Physicians are likely to find themselves in hot water for ill-considered online behaviors, such as posting information that misrepresents their credentials or their treatments, violating patient privacy by posting patient photographs online, or sending inappropriate messages to patients, according to a survey of state medical boards. But the survey, published today in the Annals of Internal Medicine, also found there is less consensus among medical boards about whether other types of unprofessional online behavior would result in their investigating a physician.
As physicians increasingly embrace social media use in their professional and personal lives, researchers are studying the potential pitfalls of using these new tools. Nearly all state medical boards have received reports of physicians violating standards of professionalism online, according to a previous survey published in JAMA in March. The most commonly reported violations have been inappropriate communication with patients, such as making sexual advances; inappropriate medical practice, such as prescribing without an established clinical relationship; and misrepresentation of the clinician’s professional credentials.
The latest survey probes which types of online misbehavior are likely to trigger an investigation of a physician by a state medical board. The researchers found a high consensus about some online behaviors that would likely trigger an investigation: posting misleading information about clinical outcomes (81%), using photographs of patients without consent (79%), misrepresenting professional credentials (77%), and making inappropriate contact with patients (77%). The majority of state medical boards agreed that reports of depiction of an intoxicated physician (73%), a violation of patient confidentiality (65%), and use of language that is discriminatory toward a group online (60%) would be investigated. But there was less consensus about other questionable online behaviors, with fewer than half of state medical boards reporting they would investigate derogatory comments about an unnamed patient or patients (46%), depictions of alcohol use without intoxication (40%), and descriptions of patient encounters that do not violate confidentiality (16%).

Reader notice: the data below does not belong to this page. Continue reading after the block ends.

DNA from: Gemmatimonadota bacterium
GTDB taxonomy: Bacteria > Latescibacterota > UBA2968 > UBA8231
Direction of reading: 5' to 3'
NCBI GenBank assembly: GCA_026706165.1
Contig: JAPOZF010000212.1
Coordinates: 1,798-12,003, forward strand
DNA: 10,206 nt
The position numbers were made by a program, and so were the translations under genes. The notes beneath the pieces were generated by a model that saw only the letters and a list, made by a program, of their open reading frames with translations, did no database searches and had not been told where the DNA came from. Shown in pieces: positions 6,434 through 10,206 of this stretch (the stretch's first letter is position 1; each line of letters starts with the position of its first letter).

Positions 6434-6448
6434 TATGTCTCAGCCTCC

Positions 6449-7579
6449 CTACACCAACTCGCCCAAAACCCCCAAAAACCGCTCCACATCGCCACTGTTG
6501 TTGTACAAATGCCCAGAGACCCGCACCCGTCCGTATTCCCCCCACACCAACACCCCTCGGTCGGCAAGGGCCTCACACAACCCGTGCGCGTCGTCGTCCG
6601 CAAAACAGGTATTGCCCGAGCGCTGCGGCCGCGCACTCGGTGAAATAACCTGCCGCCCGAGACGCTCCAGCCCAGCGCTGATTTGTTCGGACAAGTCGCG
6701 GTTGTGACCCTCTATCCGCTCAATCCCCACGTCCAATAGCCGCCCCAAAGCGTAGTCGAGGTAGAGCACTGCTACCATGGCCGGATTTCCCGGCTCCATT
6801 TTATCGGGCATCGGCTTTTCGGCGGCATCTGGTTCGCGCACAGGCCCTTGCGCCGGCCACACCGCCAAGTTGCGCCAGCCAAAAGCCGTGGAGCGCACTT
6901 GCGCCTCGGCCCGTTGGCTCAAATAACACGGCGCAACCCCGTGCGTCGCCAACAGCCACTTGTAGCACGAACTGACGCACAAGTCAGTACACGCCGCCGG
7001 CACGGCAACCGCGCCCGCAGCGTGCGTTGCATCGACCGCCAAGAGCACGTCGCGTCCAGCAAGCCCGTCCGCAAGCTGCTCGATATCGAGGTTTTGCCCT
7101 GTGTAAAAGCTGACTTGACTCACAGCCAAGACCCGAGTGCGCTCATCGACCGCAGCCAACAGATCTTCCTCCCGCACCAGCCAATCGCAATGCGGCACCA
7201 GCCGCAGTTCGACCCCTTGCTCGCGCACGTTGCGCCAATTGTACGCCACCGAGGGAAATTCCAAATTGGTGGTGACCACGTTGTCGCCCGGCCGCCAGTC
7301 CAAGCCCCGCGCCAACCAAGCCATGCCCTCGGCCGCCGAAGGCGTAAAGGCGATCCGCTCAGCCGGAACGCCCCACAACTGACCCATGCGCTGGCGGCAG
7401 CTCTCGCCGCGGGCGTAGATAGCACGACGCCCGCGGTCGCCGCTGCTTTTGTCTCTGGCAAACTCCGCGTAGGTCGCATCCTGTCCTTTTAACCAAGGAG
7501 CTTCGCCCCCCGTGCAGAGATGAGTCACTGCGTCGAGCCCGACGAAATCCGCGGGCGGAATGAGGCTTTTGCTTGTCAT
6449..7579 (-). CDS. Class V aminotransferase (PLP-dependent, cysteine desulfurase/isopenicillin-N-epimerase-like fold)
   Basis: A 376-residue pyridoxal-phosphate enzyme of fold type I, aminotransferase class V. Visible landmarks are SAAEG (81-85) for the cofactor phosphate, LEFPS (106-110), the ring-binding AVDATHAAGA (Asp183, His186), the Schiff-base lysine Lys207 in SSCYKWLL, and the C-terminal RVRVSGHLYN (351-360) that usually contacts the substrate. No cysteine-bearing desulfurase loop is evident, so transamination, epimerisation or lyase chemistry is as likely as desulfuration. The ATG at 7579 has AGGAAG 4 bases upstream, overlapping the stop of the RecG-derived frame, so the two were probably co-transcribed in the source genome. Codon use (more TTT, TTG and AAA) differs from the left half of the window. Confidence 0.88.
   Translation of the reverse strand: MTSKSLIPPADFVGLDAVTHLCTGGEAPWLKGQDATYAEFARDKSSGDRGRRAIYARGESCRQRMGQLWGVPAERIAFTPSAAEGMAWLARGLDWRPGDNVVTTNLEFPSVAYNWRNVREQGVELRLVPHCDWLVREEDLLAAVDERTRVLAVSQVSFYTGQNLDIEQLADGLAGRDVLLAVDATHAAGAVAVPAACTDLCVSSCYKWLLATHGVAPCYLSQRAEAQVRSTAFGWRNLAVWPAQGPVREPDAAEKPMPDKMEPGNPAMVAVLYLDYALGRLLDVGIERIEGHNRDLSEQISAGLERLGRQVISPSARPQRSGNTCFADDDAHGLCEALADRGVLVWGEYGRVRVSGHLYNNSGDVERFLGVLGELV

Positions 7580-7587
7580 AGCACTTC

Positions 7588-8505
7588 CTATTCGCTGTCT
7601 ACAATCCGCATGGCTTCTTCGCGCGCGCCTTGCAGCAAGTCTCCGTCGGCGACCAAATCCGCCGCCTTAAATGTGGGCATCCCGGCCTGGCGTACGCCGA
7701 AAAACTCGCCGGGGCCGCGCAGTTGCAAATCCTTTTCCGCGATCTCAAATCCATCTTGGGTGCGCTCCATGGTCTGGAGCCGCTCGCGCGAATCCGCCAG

“Our findings underscore the need for more continuing education of physicians in practice about potential interpretations and consequences of online actions so that their social media presence can be a professional benefit instead of a liability,” the authors conclude.
The Federation of State Medical Boards has posted a guideline for physicians on appropriate use of social media, with suggestions that physicians contact patients only about treatment and never publically, avoid posting any identifiable information about patients, and understand that their postings may be seen by a wide audience.
The American Medical Association (AMA) has also issued a policy on physician use of social media. Among other things, the AMA policy suggests that physicians take steps to monitor and protect their professional image online and remember that patient privacy and confidentiality extend to online forums.